Taylor Weik: I’m usually an optimistic person, but I must confess that I was hesitant to watch this Tom Hooper blockbuster. I’d read the book by Victor Hugo (all 1,488 pages), I’d seen the musical and I was convinced that Hollywood was out to ruin one of the greatest novels of all time with weak singers and a poorly constructed plotline. Yet just 30 minutes into the film as I watched Anne Hathaway’s rendition of “I Dreamed A Dream,” I couldn’t help but agree that I too, dreamed a dream. But unlike Fantine, my dream came true: “Les Misérables” was everything I hoped it would be and more.
Colleen Bromberger: Yes, I agree. I had absolutely no expectations for this movie. I cringed when I heard the musical was being made into a film. I was prepared to bet my entire theatrical background on the fact that “Les Misérables” was going to be the worst film of the year. However, I have never been more wrong about a movie in my entire life. “Les Misérables” was truly the most amazing musical-turned-movie made within the last decade, next only to “Chicago.”
TW: The historical musical takes place between 1815 and 1832, the years following the bloody French Revolution that left France in a state of disarray. Anyone watching the movie who knows nothing of the original plot can catch on quickly, as the film does an excellent job recreating the dirty streets of Paris where the poor — clothed in rags and with dirt smothered on their faces — distinctly outnumber the rich. The careful attention to details, such as costumes and location, deserve applause, yet it is ultimately the actors (some of whom have no previous experience in singing) that make the musical what it is.
CB: The visuals were stunning. However, considering the high demand for quality singers, I was worried before I saw the film, since I was completely unsure of how actors such as Hugh Jackman, Russell Crowe, Amanda Seyfried and Anne Hathaway would be able to hold their ground with such an intense requirement for musicality.
TW: I certainly had no qualms about Hugh Jackman. In the midst of stirring rebellion, we follow ex-convict Jean Valjean as he struggles with his dark past and seeks redemption to erase it. No one can say that Jackman was chosen to play Valjean purely because of his acting credentials. Nominated for Golden Globe’s Best Performance by an Actor In a Motion Picture — Comedy or Musical category, Jackman proves that he can deliver not just lines, but lyrics. He may be able to cry on command, but his vocals evoke the same tortured, tired emotions, especially apparent when he decides to turn away from a life of crime in “Valjean’s Soliloquy.” One line from Jackman, and you’d assume he was trained professionally since birth as a singer, not an actor.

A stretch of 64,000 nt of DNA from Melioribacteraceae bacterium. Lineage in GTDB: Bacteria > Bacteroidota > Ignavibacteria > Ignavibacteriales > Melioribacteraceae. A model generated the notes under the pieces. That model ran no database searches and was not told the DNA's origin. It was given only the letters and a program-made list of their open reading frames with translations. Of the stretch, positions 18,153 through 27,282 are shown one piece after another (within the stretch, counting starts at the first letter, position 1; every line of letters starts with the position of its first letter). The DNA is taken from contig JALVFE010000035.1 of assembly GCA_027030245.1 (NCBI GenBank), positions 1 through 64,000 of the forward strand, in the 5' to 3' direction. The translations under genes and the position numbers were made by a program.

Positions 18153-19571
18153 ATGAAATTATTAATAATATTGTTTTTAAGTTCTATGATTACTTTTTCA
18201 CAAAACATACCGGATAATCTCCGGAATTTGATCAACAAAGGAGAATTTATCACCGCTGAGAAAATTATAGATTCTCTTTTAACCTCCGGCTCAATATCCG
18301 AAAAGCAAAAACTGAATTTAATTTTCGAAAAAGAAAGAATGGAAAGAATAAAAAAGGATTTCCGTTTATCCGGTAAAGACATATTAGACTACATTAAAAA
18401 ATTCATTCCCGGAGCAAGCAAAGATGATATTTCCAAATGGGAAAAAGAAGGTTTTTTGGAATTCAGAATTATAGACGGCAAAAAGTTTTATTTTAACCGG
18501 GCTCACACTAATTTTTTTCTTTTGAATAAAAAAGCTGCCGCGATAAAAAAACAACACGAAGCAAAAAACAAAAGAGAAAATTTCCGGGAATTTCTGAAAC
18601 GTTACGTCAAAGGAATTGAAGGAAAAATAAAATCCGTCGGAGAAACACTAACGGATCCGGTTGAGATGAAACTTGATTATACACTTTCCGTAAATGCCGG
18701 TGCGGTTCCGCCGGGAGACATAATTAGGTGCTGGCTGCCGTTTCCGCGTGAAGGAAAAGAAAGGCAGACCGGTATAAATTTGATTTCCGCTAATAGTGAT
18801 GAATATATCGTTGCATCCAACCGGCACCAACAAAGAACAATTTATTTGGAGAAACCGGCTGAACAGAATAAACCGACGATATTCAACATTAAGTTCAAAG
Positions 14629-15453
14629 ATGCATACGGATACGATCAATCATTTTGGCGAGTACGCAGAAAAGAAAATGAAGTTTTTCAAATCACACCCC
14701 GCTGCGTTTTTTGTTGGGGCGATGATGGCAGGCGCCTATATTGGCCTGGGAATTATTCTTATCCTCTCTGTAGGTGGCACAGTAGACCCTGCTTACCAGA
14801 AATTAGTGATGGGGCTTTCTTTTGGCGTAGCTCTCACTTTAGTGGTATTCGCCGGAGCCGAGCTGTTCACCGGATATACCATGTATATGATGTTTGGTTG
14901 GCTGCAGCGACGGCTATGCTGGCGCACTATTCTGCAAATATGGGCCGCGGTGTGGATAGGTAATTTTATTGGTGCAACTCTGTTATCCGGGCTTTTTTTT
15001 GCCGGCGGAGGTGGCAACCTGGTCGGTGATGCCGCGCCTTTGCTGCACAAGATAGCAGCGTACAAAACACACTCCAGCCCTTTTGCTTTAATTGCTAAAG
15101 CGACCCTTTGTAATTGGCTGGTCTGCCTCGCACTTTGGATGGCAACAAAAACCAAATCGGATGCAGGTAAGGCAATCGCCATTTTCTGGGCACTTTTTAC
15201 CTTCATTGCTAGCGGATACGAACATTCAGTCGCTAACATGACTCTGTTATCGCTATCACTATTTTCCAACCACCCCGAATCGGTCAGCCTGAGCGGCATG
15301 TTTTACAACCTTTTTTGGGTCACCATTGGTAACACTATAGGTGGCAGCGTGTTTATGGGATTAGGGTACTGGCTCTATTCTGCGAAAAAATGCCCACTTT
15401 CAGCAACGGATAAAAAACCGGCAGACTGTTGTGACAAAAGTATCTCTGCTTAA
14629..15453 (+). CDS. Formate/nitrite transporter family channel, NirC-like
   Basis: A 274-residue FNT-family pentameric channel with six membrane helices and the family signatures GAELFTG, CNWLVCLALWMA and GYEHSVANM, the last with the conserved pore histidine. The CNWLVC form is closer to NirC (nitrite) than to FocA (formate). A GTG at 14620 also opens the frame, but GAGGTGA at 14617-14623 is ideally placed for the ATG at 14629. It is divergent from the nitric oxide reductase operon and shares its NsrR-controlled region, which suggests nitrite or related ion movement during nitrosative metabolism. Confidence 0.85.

CB: The true standout performance, however, was that of Anne Hathaway. I have never been her biggest fan, but after this film, I have an incredible amount of respect for her. During her solo “I Dreamed a Dream,” she effectively portrayed the pain and sorrow her life had amounted to, while also managing to sing extremely well as a non-singer. Although her part is relatively brief, she brought tears to my eyes in the few minutes she appeared on screen. Unfortunately, Russell Crowe and Amanda Seyfried were, as I somewhat expected, struggling to hit notes that unfortunately were just as painful to watch as to hear. Such parts should have been left to more seasoned singers rather than popular actors who Hollywood knew would keep the theater seats full.
TW: Samantha Barks and Eddie Redmayne bring their previous stage acting experience to life onscreen as Éponine and Marius respectively. With their equally strong vibratos that enhance the quality and authenticity of the musical, Barks and Redmayne are the two solid singers who make up for the vocal training that several others seem to lack in the film. By the time Barks reaches her solo “On My Own” and pines in the pouring rain for the man who she knows will never love her back (Marius), all is forgotten about Amanda Seyfried, who gives a weak performace as Cosette in her duet with Redmayne’s Marius in “Heart Full Of Love.” Seyfried’s voice is faint and nowhere near an equal match to Redmayne’s rich tone.
CB: I disagree about Barks. I was not that impressed with her portrayal of the pivotal role of Éponine, most popular for the classic ballad “On My Own.” Having already played the part on Broadway, I was expecting much more from her vocal performance; however, I found the much anticipated ballad to be rather flat, and overshadowed by many non-singers, like Hathaway, in the cast. The cinematography as a whole was extraordinary, using close-ups on each of the Misérables as a portal into their soul. In the aforementioned Hathaway solo, the camera work was especially beautiful through its minimal use of one stationed shot through the whole song, showing that the scene was filmed in one take. For people who appreciate theater, as well as for those who appreciate movies, this film is a wonderful hybrid of musical talent and movie excellence.
TW: And though the film was excellent, it had no problem with being terrible at the same time. “Les Misérables” is a story that can literally be translated from the French as “The Miserable” and “The Wretched,” and the exceptional directing and acting of the cast and crew make no Hollywood effort to sugarcoat it.
CB: If hearing two and a half hours of non-stop singing is not your cup of tea, then go see it for the moral, which is best summed up in one of the last lines of the musical, “To love another human, is to see the face of God.” Love, above all else, is the most important attribute humanity can possess. Bravo, “ Les Misérables.” Bravo.